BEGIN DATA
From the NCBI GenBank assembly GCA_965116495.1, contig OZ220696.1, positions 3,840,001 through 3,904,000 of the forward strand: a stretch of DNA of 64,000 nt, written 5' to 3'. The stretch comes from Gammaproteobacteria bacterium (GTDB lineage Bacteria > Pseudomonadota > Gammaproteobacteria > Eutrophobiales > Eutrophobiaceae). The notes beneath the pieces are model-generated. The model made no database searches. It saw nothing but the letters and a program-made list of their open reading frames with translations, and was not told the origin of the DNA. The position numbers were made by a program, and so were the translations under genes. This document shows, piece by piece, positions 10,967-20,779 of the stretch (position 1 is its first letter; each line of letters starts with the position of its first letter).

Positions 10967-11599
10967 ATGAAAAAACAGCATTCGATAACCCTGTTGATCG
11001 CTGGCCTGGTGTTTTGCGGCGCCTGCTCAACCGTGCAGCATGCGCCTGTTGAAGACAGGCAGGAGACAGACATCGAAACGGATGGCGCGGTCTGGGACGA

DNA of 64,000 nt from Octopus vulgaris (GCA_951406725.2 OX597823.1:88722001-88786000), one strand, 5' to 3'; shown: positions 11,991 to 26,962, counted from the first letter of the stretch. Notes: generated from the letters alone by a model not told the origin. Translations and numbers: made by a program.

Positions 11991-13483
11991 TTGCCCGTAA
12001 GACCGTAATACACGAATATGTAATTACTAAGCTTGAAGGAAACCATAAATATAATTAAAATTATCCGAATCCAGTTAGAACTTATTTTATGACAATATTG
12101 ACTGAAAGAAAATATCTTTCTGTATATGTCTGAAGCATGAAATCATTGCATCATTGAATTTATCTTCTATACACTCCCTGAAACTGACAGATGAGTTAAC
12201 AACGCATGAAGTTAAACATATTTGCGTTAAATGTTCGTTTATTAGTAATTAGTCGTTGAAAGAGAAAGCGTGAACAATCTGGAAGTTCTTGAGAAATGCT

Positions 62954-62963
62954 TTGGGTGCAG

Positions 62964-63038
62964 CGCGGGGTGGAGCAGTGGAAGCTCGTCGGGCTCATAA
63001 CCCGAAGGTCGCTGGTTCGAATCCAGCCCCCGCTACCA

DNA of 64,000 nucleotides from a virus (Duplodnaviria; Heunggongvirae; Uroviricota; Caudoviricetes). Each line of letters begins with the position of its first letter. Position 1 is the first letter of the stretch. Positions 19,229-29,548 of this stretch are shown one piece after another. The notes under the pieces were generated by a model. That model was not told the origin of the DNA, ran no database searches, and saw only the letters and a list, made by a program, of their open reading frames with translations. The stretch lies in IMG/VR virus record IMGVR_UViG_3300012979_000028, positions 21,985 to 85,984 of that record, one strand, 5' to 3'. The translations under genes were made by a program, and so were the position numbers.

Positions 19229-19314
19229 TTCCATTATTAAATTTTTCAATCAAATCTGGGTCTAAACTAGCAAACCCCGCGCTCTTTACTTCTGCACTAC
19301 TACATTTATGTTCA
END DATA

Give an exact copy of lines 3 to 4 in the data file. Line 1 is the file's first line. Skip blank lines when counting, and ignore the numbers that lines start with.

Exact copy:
10967 ATGAAAAAACAGCATTCGATAACCCTGTTGATCG
11001 CTGGCCTGGTGTTTTGCGGCGCCTGCTCAACCGTGCAGCATGCGCCTGTTGAAGACAGGCAGGAGACAGACATCGAAACGGATGGCGCGGTCTGGGACGA